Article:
perl -lpe 'substr($_, 80) = ""'

            Note that the assignment $\ = $/ is done when the
            switch is processed, so the input record separator
            can be different than the output record separator if
            the --ll switch is followed by a --00 switch:

                gnufind / -print0 | perl -ln0e 'print "found $_" if -p'

            This sets $\ to newline and then sets $/ to the null
            character.

       --mm[--]module

       --MM[--]module

       --MM[--]'module ...'

       --[[mmMM]][--]module=arg[,arg]...
            -mmodule executes use module (); before executing
            your script.

            -Mmodule executes use module ; before executing your
            script.  You can use quotes to add extra code after
            the module name, e.g., -M'module qw(foo bar)'.

            If the first character after the -M or -m is a dash
            (-) then the 'use' is replaced with 'no'.

            A little builtin syntactic sugar means you can also
            say -mmodule=foo,bar or -Mmodule=foo,bar as a
            shortcut for -M'module qw(foo bar)'.  This avoids the
            need to use quotes when importing symbols.  The
            actual code generated by -Mmodule=foo,bar is use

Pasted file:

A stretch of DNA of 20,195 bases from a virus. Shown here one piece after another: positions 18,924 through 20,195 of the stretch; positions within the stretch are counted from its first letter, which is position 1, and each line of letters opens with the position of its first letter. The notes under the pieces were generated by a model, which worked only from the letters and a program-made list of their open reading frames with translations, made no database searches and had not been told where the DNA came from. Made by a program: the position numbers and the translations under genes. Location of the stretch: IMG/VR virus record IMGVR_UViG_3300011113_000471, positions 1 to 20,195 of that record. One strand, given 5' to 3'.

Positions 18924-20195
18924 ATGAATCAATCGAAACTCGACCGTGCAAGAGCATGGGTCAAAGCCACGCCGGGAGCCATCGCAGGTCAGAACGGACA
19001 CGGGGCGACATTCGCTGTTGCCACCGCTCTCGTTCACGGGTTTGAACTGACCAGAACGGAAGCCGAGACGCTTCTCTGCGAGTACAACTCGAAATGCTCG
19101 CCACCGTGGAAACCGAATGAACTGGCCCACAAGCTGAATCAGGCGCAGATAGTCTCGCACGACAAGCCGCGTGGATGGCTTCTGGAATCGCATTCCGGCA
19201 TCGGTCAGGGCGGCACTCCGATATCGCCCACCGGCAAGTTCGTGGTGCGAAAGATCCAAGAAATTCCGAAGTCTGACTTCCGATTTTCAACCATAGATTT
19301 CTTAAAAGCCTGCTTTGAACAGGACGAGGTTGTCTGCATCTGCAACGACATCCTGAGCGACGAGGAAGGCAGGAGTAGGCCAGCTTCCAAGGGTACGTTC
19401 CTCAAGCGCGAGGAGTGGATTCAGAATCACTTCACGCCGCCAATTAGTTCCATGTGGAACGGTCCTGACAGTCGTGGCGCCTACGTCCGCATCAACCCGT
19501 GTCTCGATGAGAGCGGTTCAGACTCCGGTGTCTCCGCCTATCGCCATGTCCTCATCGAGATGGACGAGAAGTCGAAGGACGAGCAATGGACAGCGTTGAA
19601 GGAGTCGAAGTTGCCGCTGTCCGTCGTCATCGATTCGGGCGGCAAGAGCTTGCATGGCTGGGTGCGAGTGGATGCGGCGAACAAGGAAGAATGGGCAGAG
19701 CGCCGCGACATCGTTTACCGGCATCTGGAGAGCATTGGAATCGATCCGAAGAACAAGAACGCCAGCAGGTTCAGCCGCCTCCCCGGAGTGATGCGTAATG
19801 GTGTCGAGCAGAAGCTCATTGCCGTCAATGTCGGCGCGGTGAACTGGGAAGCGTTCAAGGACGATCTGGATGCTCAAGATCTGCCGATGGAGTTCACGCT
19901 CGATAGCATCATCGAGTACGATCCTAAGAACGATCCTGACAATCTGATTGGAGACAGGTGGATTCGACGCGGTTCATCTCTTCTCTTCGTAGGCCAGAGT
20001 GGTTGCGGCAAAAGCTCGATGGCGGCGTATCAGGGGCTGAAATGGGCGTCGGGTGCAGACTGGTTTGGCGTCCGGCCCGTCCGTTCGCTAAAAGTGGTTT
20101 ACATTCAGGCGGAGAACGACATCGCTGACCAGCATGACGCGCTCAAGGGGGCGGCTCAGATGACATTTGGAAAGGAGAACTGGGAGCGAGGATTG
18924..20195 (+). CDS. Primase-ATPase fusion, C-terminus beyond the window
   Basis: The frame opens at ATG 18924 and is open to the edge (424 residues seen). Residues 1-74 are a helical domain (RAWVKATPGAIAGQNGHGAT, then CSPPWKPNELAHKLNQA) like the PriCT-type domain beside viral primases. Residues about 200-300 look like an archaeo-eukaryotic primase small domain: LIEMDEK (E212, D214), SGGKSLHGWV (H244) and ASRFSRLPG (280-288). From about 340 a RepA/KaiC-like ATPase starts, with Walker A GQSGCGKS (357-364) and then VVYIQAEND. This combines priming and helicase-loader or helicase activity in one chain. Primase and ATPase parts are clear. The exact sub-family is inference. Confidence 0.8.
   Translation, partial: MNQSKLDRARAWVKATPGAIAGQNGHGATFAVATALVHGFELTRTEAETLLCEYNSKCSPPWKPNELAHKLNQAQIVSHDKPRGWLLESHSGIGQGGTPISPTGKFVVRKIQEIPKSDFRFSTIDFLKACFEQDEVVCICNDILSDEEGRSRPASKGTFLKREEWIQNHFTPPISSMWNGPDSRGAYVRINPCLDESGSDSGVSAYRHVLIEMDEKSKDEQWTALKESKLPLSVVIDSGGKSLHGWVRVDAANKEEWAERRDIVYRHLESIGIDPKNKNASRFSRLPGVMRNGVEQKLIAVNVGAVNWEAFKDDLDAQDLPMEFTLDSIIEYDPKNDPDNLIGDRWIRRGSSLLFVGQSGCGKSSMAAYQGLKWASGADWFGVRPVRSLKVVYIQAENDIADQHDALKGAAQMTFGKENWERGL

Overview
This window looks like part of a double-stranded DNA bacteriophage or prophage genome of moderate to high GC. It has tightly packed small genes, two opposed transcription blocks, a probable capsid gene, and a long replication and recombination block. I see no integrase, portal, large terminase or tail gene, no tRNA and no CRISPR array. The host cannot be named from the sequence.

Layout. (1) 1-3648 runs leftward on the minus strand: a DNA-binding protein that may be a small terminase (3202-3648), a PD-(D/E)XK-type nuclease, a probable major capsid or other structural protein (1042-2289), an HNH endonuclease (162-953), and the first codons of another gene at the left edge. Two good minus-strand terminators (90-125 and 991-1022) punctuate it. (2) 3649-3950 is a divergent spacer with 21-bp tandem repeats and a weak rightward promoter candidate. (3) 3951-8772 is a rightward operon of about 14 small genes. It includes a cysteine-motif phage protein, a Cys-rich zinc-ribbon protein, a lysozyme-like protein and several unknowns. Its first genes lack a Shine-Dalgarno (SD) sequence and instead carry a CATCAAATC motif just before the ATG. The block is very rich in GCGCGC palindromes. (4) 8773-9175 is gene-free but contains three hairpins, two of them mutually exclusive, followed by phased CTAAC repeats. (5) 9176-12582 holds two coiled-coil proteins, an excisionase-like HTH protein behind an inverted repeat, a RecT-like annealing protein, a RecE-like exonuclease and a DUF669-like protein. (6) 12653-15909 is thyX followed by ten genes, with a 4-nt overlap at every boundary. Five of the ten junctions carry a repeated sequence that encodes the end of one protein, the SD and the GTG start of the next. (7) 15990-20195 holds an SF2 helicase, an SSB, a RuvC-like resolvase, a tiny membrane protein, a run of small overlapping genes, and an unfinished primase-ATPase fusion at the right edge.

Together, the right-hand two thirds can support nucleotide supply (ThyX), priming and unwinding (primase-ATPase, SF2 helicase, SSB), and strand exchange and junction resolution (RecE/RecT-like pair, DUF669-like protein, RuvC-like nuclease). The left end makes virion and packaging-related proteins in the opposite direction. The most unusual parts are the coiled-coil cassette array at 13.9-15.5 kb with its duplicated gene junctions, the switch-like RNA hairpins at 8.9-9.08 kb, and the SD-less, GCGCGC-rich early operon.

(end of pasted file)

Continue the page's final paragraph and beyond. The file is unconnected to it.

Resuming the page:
module split(/,/,q{foo,bar}).  Note that the = form
            removes the distinction between -m and -M.

       --nn   causes Perl to assume the following loop around your
            script, which makes it iterate over filename
            arguments somewhat like sseedd --nn or aawwkk:

                while (<>) {
                    ...             # your script goes here
                }

            Note that the lines are not printed by default.  See
            --pp to have lines printed.  If a file named by an
            argument cannot be opened for some reason, Perl warns
            you about it, and moves on to the next file.

            Here is an efficient way to delete all files older
            than a week:

                find . -mtime +7 -print | perl -nle 'unlink;'

            This is faster than using the -exec switch of ffiinndd
            because you don't have to start a process on every
            filename found.

            BEGIN and END blocks may be used to capture control
            before or after the implicit loop, just as in aawwkk.

       --pp   causes Perl to assume the following loop around your
            script, which makes it iterate over filename
            arguments somewhat like sseedd:

                while (<>) {
                    ...             # your script goes here
                } continue {
                    print or die "-p destination: $!\n";
                }

            If a file named by an argument cannot be opened for
            some reason, Perl warns you about it, and moves on to
            the next file.  Note that the lines are printed
            automatically.  An error occurring during printing is
            treated as fatal.  To suppress printing use the --nn